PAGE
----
by Robert Burke
In August, lawyer Ari Karen sent out an email blast to several hundred potential clients, advertising the mortgage-compliance services that his law firm, Offit Kurman, has started offering. Karen was new to the firm’s Tysons Corner office and was hired to run its new mortgage banking compliance department. It was his first marketing pitch, so he wasn’t expecting more than a few nibbles.
Instead, in the next few days he received about two dozen responses, including some from companies that signed up on the spot. “I never anticipated the kind of response we’ve had,” he says.
The angst being felt among banks and financial services firms stems from uncertainty over how to meet the compliance requirements being developed by the new Consumer Financial Protection Board (CFPB), an entity created by the Dodd-Frank Wall Street and Consumer Protection Act that became federal law in July 2010. The law, sweeping in its scope, has met substantial opposition, with Republicans in particular trying to slow its implementation. The CFPB’s stated intent is to “promote fairness and transparency for mortgages, credit cards and other consumer financial products and services.” But Karen and others say there are lots of devils in the details as regulators and the CFPB decide how it will ensure those goals are accomplished.
The uncertainty is made worse by the delays in getting those details. As of early September, the deadlines had passed for implementing 237 rules required by Dodd-Frank, which has a total of 398 such requirements. But regulators missed 61 percent of those deadlines, according to a report from Davis Polk, a New York-based law firm. “The good news is that the regulatory agencies have acknowledged they simply can’t keep up with the Dodd-Frank requirements and produce thoughtful, well-crafted regulations,” says Bruce Whitehurst, president and CEO of the Virginia Bankers Association (VBA). “The bad news is that it only extends the time of uncertainty ... It will be that much longer until we have a more stable regulatory environment.”
Karen says one big difference that is driving many firms to hire outside help is a sea change in the approach taken by federal regulators. “Up until this point, compliance in this industry was a little bit of a joke, to be honest,” he says. “The way it would work is: There would be a hot issue and everybody would scamper around” to show they were in compliance. Then in March the CFPB issued a new Examination Guide, outlining its compliance and enforcement strategy. The message it delivered from regulators was, “You’re now responsible. It’s your job to set up an internal compliance department so that you can self-correct,” Karen says. Now, regulators who find something amiss will assume there are other violations, too, he says. “It’s stunning from the industry’s perspective. I have to give them credit, whether I agree with it or not, it very much requires that a company take it seriously.”
Banks are used to being regulated so this is a somewhat familiar experience for them, says David Anthony, a partner at law firm Troutman Sanders with experience in financial services and commercial litigation. Not so for other firms. “Credit-card issuers, credit-reporting agencies, users of credit information, mortgage lenders, mortgage servicers, student lenders … for the most part those folks have never really been subject to federal oversight, with the full-blown supervision and examination authority,” he says. “They’re beginning to face the reality.”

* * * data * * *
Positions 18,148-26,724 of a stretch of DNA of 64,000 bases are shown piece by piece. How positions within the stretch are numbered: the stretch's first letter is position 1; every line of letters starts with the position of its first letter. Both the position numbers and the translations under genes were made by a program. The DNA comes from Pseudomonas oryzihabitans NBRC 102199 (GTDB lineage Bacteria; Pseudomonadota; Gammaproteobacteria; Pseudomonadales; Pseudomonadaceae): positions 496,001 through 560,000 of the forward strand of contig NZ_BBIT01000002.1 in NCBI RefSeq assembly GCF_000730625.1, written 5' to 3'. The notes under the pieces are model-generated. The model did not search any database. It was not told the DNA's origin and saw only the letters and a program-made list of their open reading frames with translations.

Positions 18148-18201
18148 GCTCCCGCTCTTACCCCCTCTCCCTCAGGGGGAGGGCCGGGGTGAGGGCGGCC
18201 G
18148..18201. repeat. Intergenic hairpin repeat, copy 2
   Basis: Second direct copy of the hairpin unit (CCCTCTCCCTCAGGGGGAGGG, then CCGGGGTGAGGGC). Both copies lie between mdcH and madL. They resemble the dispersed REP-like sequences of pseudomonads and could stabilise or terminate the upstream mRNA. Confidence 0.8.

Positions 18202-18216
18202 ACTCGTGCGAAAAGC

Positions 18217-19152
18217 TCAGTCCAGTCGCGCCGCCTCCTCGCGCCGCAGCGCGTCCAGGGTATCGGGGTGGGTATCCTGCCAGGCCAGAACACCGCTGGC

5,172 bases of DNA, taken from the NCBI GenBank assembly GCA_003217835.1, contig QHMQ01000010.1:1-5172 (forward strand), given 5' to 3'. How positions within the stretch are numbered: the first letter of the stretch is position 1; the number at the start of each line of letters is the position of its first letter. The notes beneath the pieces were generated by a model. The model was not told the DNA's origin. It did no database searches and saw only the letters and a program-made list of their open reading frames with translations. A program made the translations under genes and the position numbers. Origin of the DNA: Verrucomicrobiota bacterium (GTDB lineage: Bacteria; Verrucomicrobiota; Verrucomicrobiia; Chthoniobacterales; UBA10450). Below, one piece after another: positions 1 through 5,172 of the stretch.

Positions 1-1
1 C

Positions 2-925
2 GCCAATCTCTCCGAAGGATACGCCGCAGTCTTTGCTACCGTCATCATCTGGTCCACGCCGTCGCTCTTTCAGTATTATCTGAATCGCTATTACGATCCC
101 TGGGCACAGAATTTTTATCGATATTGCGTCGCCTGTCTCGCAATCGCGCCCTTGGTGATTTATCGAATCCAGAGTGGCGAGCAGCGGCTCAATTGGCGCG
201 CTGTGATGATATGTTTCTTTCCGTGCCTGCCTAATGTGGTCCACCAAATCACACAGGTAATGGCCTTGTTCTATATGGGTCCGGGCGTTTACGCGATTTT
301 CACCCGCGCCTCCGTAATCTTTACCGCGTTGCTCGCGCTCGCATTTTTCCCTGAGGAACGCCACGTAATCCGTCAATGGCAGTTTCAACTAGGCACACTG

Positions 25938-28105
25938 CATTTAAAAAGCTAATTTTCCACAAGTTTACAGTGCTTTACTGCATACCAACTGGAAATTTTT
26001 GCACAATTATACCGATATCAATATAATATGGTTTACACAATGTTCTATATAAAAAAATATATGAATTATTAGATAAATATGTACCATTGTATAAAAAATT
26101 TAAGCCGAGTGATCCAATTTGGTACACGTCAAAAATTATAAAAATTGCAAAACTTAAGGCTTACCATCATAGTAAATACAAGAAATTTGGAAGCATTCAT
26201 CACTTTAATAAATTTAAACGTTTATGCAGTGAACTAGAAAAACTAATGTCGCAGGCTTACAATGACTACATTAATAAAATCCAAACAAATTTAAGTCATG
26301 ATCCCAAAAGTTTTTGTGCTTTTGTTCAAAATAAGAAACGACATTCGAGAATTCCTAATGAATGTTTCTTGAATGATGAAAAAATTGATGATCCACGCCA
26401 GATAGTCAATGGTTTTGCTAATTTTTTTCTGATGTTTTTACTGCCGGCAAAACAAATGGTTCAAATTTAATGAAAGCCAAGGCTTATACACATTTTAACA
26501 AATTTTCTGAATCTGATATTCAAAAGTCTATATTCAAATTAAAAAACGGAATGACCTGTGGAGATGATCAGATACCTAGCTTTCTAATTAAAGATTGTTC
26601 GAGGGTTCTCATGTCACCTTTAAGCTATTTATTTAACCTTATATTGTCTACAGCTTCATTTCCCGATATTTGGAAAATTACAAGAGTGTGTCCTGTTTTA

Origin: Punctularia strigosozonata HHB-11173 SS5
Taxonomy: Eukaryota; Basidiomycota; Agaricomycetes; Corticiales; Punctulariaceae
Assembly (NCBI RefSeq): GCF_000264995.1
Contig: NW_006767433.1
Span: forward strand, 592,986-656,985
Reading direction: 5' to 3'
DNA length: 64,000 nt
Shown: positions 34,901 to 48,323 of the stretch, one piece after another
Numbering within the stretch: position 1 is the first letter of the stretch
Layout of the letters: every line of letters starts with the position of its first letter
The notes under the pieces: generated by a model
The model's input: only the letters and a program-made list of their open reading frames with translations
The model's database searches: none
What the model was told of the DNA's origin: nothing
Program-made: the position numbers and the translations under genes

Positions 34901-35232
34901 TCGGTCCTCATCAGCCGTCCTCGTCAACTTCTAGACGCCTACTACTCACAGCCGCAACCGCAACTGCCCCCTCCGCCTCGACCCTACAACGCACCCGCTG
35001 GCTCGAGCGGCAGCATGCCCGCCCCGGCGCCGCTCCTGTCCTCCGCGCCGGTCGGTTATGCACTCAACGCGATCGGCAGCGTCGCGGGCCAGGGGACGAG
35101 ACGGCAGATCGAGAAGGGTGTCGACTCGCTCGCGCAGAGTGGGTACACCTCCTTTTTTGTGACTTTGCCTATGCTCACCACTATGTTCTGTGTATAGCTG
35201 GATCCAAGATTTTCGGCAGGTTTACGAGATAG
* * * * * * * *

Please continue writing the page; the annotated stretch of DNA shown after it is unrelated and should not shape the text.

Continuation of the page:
The goal of protecting consumers against unfair financial practices is laudable, but Anthony is among those who think that the CPFB’s search for how to do that could wind up hurting businesses that don’t need correcting; they just need to know what the rules are. “There’s a tremendous amount of uncertainty over how this is going to shake out over the next 18 months,” he says.
Lawmakers have been getting involved. In August, Democratic Sen. Mark R. Warner co-sponsored a bill that would allow more cost-benefit analysis to be done of new regulations coming from independent regulatory agencies. In early September, 53 senators, including Warner, who was the first signature, wrote to Federal Reserve Chairman Ben Bernanke and others, asking them to be careful of the impact new regulations could have on community banks. Raising the capital requirements for banks to make them more financially sound could hurt smaller banks, the senators said. “In fact, some small banks may be unable to serve the future needs of the communities they serve because they simply do not have the resources to meet the new compliance obligations,” they wrote. “These institutions are different from many larger institutions in size and scope, and we do not see the value in requiring them to adhere to regimes designed to manage larger and more complex risks.”
That’s where Whitehurst from the VBA stands. The rules are going to bring changes that aren’t good for the banking industry and the consumers and businesses that it does business with, he says. If the cost of banking goes up, the amount of banking at the local level will go down, Whitehurst argues. “If they aren’t as profitable, they aren’t going to be able to invest as much,” he says. “This has far-reaching implications. Banks should be regulated. We’re just saying as an industry that it’s out of balance.”
The regulatory development, however, has been good for the law firms that can help banks and other financial institutions navigate the maze of new and pending rules. Karen says his firm’s new mortgage banking compliance department has about a half-dozen attorneys right now. “I think we’re frankly going to have to double that,” he says. “It’s growing very quickly.”
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